Opioid availability in Eastern European countries. Propox, propoxyphene; NC, hydrocodone; DHC, dihydrocodeine; Bupr, buprenorphine; Mo, morphine; Oc, oxycodone; Methad, methadone; Fent, fentanyl; Hm, hydromorphone; Peth, pethidine; PO, oral; TD, transdermal; TM, transmucosal; Inj, injectable; IR, immediate release; CR, controlled release.

Figure 4.

Opioid availability in Eastern European countries. Propox, propoxyphene; NC, hydrocodone; DHC, dihydrocodeine; Bupr, buprenorphine; Mo, morphine; Oc, oxycodone; Methad, methadone; Fent, fentanyl; Hm, hydromorphone; Peth, pethidine; PO, oral; TD, transdermal; TM, transmucosal; Inj, injectable; IR, immediate release; CR, controlled release.

In general, the opioid formularies of many East-European countries are substantially more limited. Some countries such as the Czech Republic, Croatia, Latvia, Rumania, the Slovak Republic, Hungary, Estonia and Serbia avail both essential medicines and other options with most either free for the patient or at >75% subsidy. Not all countries avail codeine and oral morphine, which are on the essential medicines list of the WHO [15]. Severe formulary deficiencies, characterized by unavailability of essential medicines, are present in Lithuania, Tajikistan, Belarus, Albania, Georgia and Ukraine.

regulatory restrictions to accessibility

Countries used a range of regulatory restrictions to limit accessibility of opioids. Overall, regulatory restrictions were much more common in East-European countries than in West-European countries.

requirement for permission/registration of patient to render them eligible to receive opioid prescription.

Most of the East-European and a minority of the West-European countries require that patients, particularly outpatients, receive a permit or be registered to be eligible to receive opioid prescriptions for the management of cancer pain (Figure 5). In some countries, this is also true for hospice patients.

Figure 5.

Requirement for authority to receive and prescribe opioids. *Only physicians who have applied for and received special prescription forms.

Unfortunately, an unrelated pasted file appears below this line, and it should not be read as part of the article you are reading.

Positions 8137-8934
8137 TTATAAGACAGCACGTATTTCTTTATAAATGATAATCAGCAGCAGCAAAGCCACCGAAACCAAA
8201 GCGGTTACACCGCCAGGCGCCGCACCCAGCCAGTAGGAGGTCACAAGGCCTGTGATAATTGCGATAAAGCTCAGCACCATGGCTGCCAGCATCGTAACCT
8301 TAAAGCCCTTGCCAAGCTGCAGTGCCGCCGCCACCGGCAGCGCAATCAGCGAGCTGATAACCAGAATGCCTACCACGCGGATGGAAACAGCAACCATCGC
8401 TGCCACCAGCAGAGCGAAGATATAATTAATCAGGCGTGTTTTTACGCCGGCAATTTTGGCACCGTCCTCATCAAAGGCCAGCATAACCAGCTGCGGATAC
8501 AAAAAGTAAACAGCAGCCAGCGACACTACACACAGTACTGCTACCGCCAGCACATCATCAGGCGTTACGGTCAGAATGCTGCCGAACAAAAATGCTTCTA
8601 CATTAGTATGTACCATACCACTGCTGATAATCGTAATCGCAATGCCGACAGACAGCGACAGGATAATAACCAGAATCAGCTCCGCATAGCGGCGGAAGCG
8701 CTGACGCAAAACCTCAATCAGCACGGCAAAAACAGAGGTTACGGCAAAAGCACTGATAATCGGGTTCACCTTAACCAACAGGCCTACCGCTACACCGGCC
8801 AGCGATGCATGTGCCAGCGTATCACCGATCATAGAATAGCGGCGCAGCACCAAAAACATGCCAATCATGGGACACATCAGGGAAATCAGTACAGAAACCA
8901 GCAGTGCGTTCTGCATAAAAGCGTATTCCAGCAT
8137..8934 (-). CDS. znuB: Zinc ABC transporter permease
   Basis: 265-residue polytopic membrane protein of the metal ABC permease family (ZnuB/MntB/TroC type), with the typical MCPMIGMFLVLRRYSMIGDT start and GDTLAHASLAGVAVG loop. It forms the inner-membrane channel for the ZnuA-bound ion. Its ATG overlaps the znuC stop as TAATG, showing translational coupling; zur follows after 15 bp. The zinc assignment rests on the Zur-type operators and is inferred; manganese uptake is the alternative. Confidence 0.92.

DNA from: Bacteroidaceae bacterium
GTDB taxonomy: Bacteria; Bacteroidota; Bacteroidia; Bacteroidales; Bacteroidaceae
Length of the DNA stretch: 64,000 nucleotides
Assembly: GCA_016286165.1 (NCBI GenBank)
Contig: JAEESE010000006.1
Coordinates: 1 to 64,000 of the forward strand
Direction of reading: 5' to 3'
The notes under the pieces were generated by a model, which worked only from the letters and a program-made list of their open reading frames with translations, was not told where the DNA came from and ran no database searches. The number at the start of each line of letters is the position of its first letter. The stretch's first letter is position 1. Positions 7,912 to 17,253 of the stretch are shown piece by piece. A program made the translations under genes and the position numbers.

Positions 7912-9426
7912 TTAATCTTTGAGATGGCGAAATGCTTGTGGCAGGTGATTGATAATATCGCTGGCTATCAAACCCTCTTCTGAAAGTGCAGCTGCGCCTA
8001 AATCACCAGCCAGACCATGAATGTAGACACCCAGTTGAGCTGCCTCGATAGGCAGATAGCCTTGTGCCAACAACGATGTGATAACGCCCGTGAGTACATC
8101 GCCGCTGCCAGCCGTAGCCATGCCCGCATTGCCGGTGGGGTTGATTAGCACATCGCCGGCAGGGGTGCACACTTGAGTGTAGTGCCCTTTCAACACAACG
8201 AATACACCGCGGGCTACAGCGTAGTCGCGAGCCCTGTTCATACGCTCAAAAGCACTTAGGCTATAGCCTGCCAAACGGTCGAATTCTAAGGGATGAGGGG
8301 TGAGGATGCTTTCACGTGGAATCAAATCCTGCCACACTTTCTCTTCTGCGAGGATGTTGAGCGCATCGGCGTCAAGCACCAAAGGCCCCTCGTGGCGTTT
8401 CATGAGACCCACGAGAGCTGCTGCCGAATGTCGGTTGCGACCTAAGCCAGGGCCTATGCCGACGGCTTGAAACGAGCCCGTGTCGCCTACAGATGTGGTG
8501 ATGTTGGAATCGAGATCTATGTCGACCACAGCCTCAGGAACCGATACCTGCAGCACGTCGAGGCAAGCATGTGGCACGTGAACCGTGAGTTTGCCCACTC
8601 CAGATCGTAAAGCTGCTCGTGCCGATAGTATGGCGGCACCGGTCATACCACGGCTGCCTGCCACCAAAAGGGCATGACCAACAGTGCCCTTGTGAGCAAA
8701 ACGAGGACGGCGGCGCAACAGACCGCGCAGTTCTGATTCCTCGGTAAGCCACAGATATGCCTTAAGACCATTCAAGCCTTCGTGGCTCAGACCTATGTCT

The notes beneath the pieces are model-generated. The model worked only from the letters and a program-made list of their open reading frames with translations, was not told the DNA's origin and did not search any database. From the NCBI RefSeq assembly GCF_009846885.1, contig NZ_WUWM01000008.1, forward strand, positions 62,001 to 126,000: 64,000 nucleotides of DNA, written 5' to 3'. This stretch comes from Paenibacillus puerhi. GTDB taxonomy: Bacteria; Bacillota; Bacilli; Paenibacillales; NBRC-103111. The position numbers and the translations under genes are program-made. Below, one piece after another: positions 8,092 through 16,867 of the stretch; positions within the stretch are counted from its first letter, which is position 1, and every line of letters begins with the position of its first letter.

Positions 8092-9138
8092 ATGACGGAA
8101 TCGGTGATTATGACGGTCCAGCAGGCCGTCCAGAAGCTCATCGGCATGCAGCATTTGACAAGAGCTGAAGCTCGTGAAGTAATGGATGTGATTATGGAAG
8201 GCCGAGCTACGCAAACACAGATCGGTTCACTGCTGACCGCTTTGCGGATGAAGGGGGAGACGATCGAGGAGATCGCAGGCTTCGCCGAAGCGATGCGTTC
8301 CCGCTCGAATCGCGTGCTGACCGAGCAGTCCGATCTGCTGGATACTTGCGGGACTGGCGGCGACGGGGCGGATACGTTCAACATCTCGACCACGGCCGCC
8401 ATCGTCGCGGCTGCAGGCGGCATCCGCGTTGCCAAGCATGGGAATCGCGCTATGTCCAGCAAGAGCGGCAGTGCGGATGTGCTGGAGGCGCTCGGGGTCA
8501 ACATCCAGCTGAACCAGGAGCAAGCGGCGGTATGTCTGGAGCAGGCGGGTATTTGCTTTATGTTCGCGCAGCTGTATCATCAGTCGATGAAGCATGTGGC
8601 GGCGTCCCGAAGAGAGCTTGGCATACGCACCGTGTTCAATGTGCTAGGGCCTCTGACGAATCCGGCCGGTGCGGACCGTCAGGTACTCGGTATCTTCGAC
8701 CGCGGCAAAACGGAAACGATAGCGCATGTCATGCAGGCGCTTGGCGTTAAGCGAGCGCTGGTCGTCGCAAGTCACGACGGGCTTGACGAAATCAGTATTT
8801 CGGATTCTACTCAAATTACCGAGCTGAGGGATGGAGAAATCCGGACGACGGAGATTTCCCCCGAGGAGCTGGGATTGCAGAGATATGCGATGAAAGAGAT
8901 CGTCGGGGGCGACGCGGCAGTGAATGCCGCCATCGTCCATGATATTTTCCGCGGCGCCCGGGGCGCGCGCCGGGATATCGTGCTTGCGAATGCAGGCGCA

Figure 5.

Requirement for authority to receive and prescribe opioids. *Only physicians who have applied for and received special prescription forms.

requirement for physicians to receive a special authority/license to prescribe opioids.

Some countries restrict the authority to prescribe opioids to physicians with special permits or to practitioners of certain subspecialties (Figure 5). Greece is the only West-European country with such restrictions; they are more prevalent in East-European countries. In Montenegro and Ukraine, the physicians of some subspecialties do not have prescribing privileges and in Russian Federation, Montenegro, Bosnia–Herzegovina and Ukraine, privileges may be extended to some nononcologic subspecialties in emergency situations only.

requirement for duplicate prescriptions and special prescription form.

All the East-European countries and most of the West-European countries require that opioids be prescribed using duplicate or triplicate prescriptions (Figure 6). In most of these countries, special forms must be used. Difficulty in accessing the required prescription forms was reported in Bulgaria, Moldova, Russia, Montenegro, Macedonia, Albania, Lithuania, Tajikistan and Ukraine. In Latvia, Estonia, Albania and Denmark, physicians need to purchase the prescription forms.